The International Olympic Committee and the Japanese government have formally agreed to postpone the Olympic Games until 2021 due to the coronavirus pandemic.
The Paralympics are also postponed.
Late yesterday the President of the IOC Thomas Bach (pictured) held a conference call with Japanese Prime Minister Shinzo Abe and Olympic organisers following the ongoing health crisis crippling nations and disrupting athlete training.
There are more than 375,000 cases now recorded worldwide and in nearly every country, and their number is growing by the hour.
In a joint statement, organisers said, “In the present circumstances and based on the information provided by the WHO today, the IOC President and the Prime Minister of Japan have concluded that the Games of the XXXII Olympiad in Tokyo must be rescheduled to a date beyond 2020 but not later than summer 2021, to safeguard the health of the athletes, everybody involved in the Olympic Games and the international community.
“The leaders agreed that the Olympic Games in Tokyo could stand as a beacon of hope to the world during these troubled times and that the Olympic flame could become the light at the end of the tunnel in which the world finds itself at present. Therefore, it was agreed that the Olympic flame will stay in Japan.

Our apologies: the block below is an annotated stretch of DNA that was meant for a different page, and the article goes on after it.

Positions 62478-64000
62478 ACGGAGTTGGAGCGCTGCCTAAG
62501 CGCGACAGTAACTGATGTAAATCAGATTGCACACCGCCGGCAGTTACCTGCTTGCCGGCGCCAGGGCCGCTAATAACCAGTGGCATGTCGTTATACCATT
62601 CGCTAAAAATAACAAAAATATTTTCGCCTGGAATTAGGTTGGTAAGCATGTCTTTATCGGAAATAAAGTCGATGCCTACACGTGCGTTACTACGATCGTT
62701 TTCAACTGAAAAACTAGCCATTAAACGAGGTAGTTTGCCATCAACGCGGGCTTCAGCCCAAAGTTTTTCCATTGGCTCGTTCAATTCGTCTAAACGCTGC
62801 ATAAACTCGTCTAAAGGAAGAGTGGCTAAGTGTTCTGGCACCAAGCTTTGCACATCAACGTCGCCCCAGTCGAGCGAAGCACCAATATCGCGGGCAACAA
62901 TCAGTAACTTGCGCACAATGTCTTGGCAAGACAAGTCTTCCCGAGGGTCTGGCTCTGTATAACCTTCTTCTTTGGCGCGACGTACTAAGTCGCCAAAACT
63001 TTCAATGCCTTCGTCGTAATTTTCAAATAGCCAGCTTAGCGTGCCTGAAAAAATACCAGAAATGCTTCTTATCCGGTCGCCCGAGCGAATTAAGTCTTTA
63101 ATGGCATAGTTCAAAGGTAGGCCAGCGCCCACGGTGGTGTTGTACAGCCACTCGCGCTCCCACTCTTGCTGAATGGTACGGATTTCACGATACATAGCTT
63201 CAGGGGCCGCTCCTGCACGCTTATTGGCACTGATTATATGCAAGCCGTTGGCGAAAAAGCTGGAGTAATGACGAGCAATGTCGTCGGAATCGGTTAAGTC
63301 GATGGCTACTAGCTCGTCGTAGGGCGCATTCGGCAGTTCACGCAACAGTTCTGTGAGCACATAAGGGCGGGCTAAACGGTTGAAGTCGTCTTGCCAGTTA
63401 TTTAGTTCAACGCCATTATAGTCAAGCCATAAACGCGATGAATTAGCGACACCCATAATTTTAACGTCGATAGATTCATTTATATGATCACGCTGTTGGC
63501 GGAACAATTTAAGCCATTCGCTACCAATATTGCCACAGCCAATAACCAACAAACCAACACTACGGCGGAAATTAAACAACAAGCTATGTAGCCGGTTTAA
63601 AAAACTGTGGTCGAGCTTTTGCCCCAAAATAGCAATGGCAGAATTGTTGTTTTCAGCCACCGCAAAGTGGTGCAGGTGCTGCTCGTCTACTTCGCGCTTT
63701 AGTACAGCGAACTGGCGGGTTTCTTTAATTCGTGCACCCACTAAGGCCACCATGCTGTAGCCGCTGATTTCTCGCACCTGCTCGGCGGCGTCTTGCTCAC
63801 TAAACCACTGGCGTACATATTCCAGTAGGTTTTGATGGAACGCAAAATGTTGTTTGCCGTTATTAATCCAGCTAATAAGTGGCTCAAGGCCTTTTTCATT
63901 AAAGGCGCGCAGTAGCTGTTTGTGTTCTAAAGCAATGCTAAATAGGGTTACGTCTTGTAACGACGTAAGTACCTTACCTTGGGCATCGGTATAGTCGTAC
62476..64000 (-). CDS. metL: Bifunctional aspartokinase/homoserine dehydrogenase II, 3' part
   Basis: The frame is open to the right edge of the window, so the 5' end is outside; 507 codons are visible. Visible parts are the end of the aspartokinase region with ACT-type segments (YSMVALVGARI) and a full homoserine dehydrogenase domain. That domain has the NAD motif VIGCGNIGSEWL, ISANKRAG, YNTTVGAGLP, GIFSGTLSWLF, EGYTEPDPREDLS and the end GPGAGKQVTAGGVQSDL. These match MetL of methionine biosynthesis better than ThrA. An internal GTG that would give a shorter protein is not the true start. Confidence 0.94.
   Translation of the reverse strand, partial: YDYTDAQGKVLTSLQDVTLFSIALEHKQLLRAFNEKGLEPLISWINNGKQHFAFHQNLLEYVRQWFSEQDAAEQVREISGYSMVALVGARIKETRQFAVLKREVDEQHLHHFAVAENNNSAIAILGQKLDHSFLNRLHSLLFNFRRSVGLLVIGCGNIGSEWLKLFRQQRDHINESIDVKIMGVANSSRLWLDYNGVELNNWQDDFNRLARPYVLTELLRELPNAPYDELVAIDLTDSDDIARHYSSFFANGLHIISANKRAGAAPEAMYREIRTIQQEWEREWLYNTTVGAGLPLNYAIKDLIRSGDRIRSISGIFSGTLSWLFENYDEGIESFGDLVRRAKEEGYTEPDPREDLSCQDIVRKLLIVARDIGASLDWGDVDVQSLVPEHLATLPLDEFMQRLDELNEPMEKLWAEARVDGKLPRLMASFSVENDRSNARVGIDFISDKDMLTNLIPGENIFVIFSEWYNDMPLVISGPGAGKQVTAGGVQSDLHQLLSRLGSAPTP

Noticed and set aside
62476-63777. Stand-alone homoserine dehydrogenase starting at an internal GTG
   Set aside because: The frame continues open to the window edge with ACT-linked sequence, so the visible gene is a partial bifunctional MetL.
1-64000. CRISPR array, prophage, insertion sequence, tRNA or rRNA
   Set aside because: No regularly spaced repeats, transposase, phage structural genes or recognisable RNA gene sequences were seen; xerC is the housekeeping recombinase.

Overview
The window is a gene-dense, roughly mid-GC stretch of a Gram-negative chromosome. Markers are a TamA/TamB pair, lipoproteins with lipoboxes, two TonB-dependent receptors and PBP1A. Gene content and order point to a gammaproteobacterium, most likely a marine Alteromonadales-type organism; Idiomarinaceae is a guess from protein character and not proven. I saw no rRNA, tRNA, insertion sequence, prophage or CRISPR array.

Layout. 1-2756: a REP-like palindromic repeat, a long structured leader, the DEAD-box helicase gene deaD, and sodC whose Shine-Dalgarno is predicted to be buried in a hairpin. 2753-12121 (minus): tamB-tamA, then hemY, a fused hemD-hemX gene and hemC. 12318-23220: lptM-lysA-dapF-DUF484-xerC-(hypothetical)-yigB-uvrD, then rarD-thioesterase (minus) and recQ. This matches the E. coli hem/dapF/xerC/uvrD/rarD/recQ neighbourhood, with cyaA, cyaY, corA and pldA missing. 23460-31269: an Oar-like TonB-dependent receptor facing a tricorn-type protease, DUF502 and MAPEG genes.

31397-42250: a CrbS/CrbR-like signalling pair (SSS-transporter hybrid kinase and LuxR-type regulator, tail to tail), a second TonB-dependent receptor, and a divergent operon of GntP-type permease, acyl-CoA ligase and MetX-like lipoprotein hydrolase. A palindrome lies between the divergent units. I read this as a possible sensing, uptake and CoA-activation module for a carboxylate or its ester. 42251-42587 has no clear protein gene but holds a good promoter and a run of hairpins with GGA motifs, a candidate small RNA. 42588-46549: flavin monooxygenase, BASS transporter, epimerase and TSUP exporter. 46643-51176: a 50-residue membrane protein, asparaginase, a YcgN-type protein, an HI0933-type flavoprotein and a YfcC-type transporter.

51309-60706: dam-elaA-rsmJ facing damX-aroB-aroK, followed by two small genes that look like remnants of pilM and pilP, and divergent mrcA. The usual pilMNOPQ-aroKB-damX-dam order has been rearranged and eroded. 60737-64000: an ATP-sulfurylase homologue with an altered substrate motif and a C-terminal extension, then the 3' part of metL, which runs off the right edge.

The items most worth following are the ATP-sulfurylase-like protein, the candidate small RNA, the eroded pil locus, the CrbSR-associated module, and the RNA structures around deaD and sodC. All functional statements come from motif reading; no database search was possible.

“It was also agreed that the Games will keep the name Olympic and Paralympic Games Tokyo 2020.”
The decision marks the first time the Olympics has been so impacted since the cancellation in 1940-44 due to World War II. Canada and Australia had already announced their withdrawal from any 2020 event.
The news is another major blow to Seven’s schedule, but the network had been expecting it for some time, despite talking up the opportunities for advertisers. Seven had been counting on the Games in July / August to promote its upcoming content.
But there could also be a silver lining if Seven is due for a refund. At present any multi-million dollar refund that comes back to Seven would go some way to addressing its own corporate crisis of debt and shares at record lows.